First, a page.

• Loads of biners


What goes up, must come down. The established descent goes over the summit and then begins rappelling down the hanging canyon which is to the climber's right of the route and forms the right side of the Cerebus Gendarme formation. The last couple of rappel anchors can be seen while climbing up the route. This is a lengthy canyoneering adventure that involves lots of rappelling and scrambling. Experience says: it's not fun in the dark! There are lots of bushes, sand and the potential for the rope to get stuck. By the end of this, the haul bag will not be your friend. Have fun!

Here's the descent beta based on Olevsky's original topo that used to be available in the visitor's center: From the true summit, walk north along of the top of the Gendarme (about 500 feet) and then look to the right for two bolts with slings. From this anchor, do a short rap to the NE notch. Scramble 10m south (that will be to the rappeller's left). Rap 35m. Rap 35m from a large tree. (Sorry, but I can't remember if I'm repeating myself or if there're two raps.) Scramble 40 meters down the gully. Rap 30 meters from smaller tree to ledge with two bolts. Rap 35 meters. Scramble 100 meters down hanging canyon to an abrupt drop off. Make two 35 meter raps down and left. Two ropes are needed for the last two raps. Kiss the ground, it's over! Go to the Bit and Spur.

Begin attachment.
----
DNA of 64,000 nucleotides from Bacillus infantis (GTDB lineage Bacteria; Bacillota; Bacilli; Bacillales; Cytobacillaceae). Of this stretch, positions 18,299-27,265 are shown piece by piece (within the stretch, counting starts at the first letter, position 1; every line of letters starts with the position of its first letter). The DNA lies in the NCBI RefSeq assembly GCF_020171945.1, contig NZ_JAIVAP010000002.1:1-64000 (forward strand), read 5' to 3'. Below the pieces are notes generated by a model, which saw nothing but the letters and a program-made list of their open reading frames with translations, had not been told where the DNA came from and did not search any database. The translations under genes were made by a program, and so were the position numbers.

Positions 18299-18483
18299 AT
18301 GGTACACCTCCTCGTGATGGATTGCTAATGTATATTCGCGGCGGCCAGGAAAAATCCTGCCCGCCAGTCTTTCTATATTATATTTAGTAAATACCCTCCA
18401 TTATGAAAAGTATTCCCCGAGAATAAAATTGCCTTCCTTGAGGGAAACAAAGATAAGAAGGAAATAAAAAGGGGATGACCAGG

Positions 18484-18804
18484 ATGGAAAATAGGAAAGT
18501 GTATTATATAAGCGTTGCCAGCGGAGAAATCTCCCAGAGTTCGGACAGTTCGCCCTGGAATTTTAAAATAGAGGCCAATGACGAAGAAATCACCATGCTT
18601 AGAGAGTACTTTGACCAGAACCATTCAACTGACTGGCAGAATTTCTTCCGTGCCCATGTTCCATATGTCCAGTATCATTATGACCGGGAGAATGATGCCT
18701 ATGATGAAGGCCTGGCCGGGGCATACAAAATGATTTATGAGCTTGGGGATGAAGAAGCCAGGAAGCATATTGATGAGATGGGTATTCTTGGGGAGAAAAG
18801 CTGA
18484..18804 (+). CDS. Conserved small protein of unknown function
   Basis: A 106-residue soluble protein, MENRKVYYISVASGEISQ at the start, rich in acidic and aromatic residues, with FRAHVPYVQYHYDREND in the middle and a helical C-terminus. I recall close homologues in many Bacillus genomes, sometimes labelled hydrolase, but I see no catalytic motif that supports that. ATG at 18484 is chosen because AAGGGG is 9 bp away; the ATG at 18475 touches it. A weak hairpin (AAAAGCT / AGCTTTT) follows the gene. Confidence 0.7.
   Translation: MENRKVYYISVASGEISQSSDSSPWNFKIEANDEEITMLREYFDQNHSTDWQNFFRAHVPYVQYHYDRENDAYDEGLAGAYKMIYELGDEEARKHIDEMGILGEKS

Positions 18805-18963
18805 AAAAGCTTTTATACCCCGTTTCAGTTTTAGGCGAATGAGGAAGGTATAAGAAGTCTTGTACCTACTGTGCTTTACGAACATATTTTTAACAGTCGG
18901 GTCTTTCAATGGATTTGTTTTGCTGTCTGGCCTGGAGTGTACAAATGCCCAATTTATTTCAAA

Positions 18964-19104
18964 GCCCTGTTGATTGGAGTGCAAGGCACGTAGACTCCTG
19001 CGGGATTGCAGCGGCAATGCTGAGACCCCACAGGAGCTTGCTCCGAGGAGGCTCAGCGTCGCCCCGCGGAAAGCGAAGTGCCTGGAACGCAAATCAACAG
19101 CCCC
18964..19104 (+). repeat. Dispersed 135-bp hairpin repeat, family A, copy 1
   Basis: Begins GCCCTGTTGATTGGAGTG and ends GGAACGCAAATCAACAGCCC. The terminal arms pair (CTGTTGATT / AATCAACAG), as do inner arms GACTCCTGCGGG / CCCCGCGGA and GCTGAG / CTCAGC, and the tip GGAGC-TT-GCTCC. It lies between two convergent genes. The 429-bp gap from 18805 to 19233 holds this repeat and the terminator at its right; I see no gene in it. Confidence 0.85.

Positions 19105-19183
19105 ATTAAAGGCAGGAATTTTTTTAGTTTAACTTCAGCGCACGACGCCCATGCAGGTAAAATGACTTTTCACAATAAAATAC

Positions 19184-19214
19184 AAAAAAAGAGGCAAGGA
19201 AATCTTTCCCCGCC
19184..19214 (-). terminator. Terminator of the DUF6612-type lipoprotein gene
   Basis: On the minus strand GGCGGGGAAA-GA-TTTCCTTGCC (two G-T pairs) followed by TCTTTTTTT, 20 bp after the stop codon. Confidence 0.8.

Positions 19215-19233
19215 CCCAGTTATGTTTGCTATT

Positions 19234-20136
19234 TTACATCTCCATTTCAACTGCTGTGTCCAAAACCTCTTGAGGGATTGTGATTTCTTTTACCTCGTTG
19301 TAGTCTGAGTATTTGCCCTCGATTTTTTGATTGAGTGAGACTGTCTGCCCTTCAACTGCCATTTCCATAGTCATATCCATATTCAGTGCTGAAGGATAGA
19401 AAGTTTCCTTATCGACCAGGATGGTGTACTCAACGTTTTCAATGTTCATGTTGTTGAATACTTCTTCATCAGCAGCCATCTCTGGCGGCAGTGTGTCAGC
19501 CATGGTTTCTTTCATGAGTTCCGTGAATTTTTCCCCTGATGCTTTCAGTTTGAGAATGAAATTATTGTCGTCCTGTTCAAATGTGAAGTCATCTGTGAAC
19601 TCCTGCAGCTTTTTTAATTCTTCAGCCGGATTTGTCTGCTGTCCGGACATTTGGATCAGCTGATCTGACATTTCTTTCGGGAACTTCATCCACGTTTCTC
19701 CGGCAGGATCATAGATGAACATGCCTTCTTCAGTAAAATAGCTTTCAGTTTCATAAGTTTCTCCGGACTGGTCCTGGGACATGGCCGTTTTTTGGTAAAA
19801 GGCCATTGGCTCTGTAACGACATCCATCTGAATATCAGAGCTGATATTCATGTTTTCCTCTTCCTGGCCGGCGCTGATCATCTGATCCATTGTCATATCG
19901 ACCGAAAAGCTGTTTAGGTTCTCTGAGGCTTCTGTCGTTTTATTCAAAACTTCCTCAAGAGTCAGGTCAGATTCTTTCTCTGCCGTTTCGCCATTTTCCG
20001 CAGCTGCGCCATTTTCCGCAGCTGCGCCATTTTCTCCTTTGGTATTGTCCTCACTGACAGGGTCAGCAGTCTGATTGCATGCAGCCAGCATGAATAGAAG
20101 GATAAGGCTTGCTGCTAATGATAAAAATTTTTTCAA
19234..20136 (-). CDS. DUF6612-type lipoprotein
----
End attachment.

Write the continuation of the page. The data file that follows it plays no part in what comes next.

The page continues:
BTW, another means of descent that involves rappelling can be employed if no one is on the route.

There are intermediate/belay anchors in the middle of the first 4 pitches, probably placed to allow parties to bail safely with one rope. There seems to be some confusion about this.


George Bell
Boulder, CO
George Bell   Boulder, CO
If you're a reasonably experienced aid climber, this route can be done in one day with no fixed lines. Problem is the route is very popular and usually festooned with multiple fixed lines and beginner aid climbers moving slower than molasses. Some parties rap off when the free climbing starts, for fear of getting benighted.